Adam Deller looks at how financial reporting professionals and experts have responded to the IASB’s ongoing disclosure and primary financial statements projects
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This article was first published in the May 2018 international edition of Accounting and Business magazine.
Last month’s article (‘Built on sand?’) tenuously linked financial reporting to football, and we’ll stick with that link this month by looking at punditry.
On retirement, many of the most successful football players turn to careers in the media. Doing this keeps them connected to the football world, often in a much more secure position than if they were to go into management. It is, after all, often easier to talk a good game than be involved in the action on the pitch.
Having people who have achieved at the highest level in the sport allows the audience to understand what is going on in greater depth, while putting players and managers under more intensive scrutiny than in previous generations. Ultimately, these are the experts, so people are willing to tune in to hear their opinions and analysis.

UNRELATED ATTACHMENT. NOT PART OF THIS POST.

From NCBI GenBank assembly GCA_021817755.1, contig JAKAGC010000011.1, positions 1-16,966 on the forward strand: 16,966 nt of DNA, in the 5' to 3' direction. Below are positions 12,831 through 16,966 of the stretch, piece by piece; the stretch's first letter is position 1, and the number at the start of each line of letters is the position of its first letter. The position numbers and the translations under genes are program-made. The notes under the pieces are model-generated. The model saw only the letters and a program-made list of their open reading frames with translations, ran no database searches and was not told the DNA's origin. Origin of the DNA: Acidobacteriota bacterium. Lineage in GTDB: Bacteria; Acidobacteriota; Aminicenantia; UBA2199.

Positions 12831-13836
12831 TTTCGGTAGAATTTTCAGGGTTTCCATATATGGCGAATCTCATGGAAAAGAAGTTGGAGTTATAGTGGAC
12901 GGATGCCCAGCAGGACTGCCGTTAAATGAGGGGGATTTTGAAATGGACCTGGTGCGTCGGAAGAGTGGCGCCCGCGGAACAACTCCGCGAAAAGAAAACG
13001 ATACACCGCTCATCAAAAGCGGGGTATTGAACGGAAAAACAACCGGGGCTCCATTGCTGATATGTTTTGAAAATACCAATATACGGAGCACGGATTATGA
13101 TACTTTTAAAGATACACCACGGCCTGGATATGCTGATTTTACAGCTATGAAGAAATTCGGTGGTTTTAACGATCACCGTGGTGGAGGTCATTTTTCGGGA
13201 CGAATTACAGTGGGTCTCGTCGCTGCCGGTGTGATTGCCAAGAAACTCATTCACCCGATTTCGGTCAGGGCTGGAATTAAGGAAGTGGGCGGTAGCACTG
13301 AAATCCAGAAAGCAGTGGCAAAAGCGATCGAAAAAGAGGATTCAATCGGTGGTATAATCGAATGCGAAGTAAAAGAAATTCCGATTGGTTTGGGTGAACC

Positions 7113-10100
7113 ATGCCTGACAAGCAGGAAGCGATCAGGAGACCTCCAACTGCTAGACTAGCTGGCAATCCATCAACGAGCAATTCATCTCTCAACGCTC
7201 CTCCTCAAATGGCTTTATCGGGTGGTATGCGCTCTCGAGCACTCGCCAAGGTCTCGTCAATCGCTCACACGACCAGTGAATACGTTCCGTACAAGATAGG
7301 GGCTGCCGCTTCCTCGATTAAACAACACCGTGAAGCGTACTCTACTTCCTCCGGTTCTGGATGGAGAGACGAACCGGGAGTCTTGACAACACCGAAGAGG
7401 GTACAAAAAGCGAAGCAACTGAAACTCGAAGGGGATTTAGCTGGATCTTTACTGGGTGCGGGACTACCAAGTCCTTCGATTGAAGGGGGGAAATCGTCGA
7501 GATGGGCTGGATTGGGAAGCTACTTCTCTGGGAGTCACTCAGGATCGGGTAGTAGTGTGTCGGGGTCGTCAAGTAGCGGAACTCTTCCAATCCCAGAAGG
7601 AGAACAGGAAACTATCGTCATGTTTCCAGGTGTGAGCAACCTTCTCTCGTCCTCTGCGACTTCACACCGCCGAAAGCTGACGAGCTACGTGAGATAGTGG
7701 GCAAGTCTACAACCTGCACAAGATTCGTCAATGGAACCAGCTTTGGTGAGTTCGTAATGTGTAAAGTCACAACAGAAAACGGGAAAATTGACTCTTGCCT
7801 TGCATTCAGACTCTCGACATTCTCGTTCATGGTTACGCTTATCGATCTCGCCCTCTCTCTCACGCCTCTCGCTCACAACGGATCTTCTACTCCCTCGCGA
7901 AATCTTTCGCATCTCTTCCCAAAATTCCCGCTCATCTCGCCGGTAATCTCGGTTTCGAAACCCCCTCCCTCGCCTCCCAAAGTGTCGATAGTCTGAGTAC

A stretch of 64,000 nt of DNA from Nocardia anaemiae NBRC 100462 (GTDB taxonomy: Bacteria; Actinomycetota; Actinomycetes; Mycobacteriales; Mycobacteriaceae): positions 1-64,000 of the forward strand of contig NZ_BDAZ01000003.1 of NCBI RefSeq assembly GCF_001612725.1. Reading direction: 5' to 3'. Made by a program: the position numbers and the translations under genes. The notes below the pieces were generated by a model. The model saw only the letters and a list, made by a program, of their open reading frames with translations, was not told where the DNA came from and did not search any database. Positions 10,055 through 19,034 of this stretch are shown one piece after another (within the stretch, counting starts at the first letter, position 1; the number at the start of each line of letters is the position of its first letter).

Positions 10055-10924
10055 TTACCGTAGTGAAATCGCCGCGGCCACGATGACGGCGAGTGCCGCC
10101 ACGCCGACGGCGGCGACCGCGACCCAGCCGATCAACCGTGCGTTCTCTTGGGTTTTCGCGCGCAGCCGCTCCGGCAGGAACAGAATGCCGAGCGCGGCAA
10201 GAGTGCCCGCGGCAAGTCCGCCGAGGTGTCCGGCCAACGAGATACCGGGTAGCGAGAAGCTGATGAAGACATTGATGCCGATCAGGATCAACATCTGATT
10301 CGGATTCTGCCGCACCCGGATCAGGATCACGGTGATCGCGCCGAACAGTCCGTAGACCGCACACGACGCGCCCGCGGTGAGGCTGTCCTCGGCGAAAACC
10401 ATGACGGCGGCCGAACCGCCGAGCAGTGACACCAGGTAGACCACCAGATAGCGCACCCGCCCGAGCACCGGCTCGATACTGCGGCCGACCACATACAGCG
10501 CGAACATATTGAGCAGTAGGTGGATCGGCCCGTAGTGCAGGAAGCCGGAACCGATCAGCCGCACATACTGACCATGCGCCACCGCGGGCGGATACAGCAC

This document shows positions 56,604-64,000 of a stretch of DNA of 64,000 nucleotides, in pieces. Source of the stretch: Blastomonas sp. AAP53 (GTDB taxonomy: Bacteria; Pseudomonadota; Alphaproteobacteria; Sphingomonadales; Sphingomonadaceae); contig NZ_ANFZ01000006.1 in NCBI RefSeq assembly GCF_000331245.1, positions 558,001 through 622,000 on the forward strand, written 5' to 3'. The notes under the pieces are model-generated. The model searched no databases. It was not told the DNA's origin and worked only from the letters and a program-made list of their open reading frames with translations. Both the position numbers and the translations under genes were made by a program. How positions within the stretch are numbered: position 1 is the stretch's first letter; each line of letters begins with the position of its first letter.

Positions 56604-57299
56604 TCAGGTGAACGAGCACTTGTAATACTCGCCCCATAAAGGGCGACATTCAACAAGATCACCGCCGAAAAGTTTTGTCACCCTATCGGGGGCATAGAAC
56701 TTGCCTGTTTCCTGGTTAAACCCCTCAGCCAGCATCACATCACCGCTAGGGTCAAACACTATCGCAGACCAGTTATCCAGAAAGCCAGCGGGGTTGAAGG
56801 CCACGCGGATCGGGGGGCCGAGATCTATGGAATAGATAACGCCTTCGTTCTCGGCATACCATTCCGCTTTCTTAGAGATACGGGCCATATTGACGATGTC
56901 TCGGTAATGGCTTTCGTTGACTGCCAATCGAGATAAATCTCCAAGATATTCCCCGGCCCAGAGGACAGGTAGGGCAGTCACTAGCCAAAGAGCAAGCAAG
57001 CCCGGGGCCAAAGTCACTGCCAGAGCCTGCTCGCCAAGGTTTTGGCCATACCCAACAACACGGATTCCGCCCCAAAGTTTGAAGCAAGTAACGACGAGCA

Such commentary is a key part of developments in the financial reporting community. As part of the lengthy process of issuing new or updated IFRS Standards, the International Accounting Standards Board (IASB) invites comments from a wide variety of sources. When it issues a discussion paper or exposure draft, it gets feedback from preparers, national standard-setters and accounting institutes, among others.
One of the key bodies involved in this discussion is the Global Preparers Forum (GPF), an IFRS consultative group whose members have considerable practical experience in financial reporting. Its members give valuable feedback into concepts and proposals that the IASB is developing and offer advice on the practical implications of the intended proposals for the preparers of financial statements. The individuals involved in the forum come from a variety of industries across many nations. This means that they are not simply commentators; they are also on the field of play.
The forum meets three times a year, with the most recent meeting taking place in London in March. The discussions centred on three IASB projects: disclosure, primary financial statements, and goodwill and impairment. We looked at the goodwill and impairment project in last month’s AB; this month we will focus on the IASB’s other two projects.
The IASB began by bringing feedback gathered prior to the meeting. The principal feeling among preparers of financial statements is that the volume and prescriptive nature of requirements in IFRS Standards is too onerous. Conversely, it was noted that investors and report users are most concerned about a lack of relevant information, and less concerned about having too much irrelevant information. Clearly this is a difficult balance to strike.